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Finding maximum speed (known: Force output, drag, time)

  1. Oct 12, 2015 #1
    1. In general, dense fluids (such as water) produce a drag force that is directly proportional to the speed of an object moving through them. Suppose a boat is moving through the water and experiencing a fluid drag force of F=-8 v. Suppose the boat has a motor which can output up to 450 Newtons of force. What is the maximum speed of the boat? If the boat starts from rest at t=0, find the speed of the boat as a function of time.


    2. To get started I am inclined to find velocity, however, I am not aware of any way in which I can find velocity from force (the 450 Newtons of force output by the motor).


    3. My initial attempt would be to enlist Newton's 3rd law and set up the equation 450 N = 8v (negative sign removed since the velocity will be measured in the positive direction. From there I could find v as follows; (450 N/8) = v which would further suggest that v = 56.25 N. This would create a drag force equal to the force propelling the boat through the water. From here I'm thinking that I should put my findings into a kinematics equation but there appears to not be enough information to do so. Am I missing something crucial?
     
  2. jcsd
  3. Oct 12, 2015 #2

    SteamKing

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    Yes, quite crucial.

    How does any body starting from rest attain a velocity, i.e., what must happen to that body in order to change the velocity over a period of time from zero to a finite value?

    Didn't a chap called Newton have something to say about how forces acting on a body change its motion?
     
  4. Oct 12, 2015 #3

    CWatters

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    Units?



    Correct. The problem statement is missing something crucial.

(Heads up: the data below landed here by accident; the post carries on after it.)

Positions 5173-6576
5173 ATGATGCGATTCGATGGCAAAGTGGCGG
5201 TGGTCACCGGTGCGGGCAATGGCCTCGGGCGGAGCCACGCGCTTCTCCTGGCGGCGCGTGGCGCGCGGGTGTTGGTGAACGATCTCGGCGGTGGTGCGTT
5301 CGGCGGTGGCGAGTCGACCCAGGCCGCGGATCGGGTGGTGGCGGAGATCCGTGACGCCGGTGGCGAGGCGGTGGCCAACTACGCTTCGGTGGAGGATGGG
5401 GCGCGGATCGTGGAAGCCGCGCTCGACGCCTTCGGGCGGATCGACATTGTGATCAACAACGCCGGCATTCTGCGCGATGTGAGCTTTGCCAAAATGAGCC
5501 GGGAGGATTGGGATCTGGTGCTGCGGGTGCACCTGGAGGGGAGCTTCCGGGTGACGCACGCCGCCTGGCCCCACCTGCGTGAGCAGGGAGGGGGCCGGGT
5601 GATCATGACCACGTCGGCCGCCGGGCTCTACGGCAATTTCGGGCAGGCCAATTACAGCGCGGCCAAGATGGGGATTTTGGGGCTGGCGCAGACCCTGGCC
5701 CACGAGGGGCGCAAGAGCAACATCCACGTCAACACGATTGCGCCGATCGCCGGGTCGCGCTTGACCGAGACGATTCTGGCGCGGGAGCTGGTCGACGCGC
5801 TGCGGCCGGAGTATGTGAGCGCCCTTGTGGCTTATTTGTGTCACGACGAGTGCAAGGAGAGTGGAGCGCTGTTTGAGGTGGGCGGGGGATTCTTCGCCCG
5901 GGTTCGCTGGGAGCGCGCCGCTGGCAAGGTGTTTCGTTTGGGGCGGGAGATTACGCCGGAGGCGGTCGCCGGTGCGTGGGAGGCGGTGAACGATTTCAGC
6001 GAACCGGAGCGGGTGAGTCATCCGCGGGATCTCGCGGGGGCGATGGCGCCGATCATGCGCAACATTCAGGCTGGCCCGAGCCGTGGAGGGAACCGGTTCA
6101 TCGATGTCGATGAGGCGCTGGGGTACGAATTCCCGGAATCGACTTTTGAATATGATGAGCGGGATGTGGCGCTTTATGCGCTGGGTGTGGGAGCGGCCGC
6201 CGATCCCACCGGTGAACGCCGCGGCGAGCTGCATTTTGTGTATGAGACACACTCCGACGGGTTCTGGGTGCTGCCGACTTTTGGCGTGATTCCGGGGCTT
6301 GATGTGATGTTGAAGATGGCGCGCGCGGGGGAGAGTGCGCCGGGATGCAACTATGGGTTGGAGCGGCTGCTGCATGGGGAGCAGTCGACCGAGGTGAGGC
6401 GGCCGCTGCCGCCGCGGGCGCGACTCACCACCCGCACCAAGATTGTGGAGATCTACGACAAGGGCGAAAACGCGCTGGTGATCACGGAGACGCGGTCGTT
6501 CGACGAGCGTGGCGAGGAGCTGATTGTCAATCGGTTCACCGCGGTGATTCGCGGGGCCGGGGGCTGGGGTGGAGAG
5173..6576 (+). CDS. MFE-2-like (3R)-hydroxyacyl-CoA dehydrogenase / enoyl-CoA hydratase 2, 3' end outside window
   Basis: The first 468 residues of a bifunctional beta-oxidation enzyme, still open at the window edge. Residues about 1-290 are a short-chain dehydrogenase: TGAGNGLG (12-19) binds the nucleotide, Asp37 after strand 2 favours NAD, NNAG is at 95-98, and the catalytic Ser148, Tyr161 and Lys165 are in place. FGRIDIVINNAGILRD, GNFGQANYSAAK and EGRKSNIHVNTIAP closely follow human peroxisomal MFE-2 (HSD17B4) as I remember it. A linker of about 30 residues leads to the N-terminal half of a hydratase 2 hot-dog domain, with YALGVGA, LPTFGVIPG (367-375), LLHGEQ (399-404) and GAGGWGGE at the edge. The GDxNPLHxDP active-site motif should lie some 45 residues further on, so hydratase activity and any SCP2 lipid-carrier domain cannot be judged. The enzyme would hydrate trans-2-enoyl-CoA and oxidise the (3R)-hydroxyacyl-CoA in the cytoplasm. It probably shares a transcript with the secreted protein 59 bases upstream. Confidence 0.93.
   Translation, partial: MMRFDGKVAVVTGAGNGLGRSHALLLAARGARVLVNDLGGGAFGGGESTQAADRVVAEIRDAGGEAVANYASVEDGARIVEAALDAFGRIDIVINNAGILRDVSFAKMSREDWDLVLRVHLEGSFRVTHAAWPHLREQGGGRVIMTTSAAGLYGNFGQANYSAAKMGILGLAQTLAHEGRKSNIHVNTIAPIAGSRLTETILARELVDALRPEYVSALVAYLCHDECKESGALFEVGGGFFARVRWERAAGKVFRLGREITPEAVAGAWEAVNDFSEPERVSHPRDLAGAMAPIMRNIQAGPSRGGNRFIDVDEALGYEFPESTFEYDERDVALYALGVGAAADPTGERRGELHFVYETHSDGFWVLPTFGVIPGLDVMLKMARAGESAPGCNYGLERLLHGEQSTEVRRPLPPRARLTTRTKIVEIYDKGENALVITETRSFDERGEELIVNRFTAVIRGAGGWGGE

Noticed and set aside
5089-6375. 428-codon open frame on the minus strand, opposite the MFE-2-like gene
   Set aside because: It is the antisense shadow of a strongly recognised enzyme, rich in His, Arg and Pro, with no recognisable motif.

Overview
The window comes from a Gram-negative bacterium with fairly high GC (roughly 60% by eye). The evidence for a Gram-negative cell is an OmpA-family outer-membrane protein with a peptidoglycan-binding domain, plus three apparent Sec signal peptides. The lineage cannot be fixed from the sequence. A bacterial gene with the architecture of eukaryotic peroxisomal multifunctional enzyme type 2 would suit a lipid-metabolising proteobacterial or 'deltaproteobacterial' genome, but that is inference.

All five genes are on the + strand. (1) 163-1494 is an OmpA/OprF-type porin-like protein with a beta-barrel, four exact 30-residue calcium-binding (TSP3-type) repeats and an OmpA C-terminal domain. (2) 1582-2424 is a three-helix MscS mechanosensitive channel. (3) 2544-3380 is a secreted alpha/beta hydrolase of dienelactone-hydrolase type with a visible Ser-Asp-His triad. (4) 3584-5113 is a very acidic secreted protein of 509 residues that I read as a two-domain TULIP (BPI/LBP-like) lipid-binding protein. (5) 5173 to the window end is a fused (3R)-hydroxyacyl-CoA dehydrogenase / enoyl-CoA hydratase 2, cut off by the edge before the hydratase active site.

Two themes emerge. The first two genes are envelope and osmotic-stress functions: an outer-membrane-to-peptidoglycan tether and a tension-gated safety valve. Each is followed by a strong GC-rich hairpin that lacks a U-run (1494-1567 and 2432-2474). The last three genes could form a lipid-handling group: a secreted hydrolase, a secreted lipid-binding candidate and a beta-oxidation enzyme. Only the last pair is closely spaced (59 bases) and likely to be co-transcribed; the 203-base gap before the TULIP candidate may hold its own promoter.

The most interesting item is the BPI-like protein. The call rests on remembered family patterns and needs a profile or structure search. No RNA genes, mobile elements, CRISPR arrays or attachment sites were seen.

5. Oct 12, 2015 #4
    Guessing that you are alluding to Newton's first law of motion. An external force must act upon an object to change its acceleration vector from zero. In this case the motor is the external force. From there I move to Newton's second law of motion which states "The acceleration of an object as produced by a net force is directly proportional to the magnitude of the net force, in the same direction as the net force, and inversely proportional to the mass of the object" or the infamous F = ma equation. Knowing the force = 450 Newtons, and that the force in the negative direction (in this case the drag) has to be equal to the Force in the positive direction (due to Newton's 3rd law) I can set up the equation 450 N = -8v which, when manipulated, suggests to me that the mass of the boat is 56 kg and the acceleration is 8 m/s2. Does it seem like I am on the right track?
     
  6. Oct 12, 2015 #5

    SteamKing

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    Newton's second law of motion is
    FNET = ma = m (dv/dt)

    You are given that the boat motor can produce a thrust of 450 N and that the drag force countering the boat's motion is proportional to the boat's velocity, such that Drag = 8v

    What is the net force acting on the boat when it is in motion at speed v?

    How is that net force related to the speed of the vessel?

    BTW, there is no direct correlation between the mass of a boat and how much thrust its motor can produce.
     
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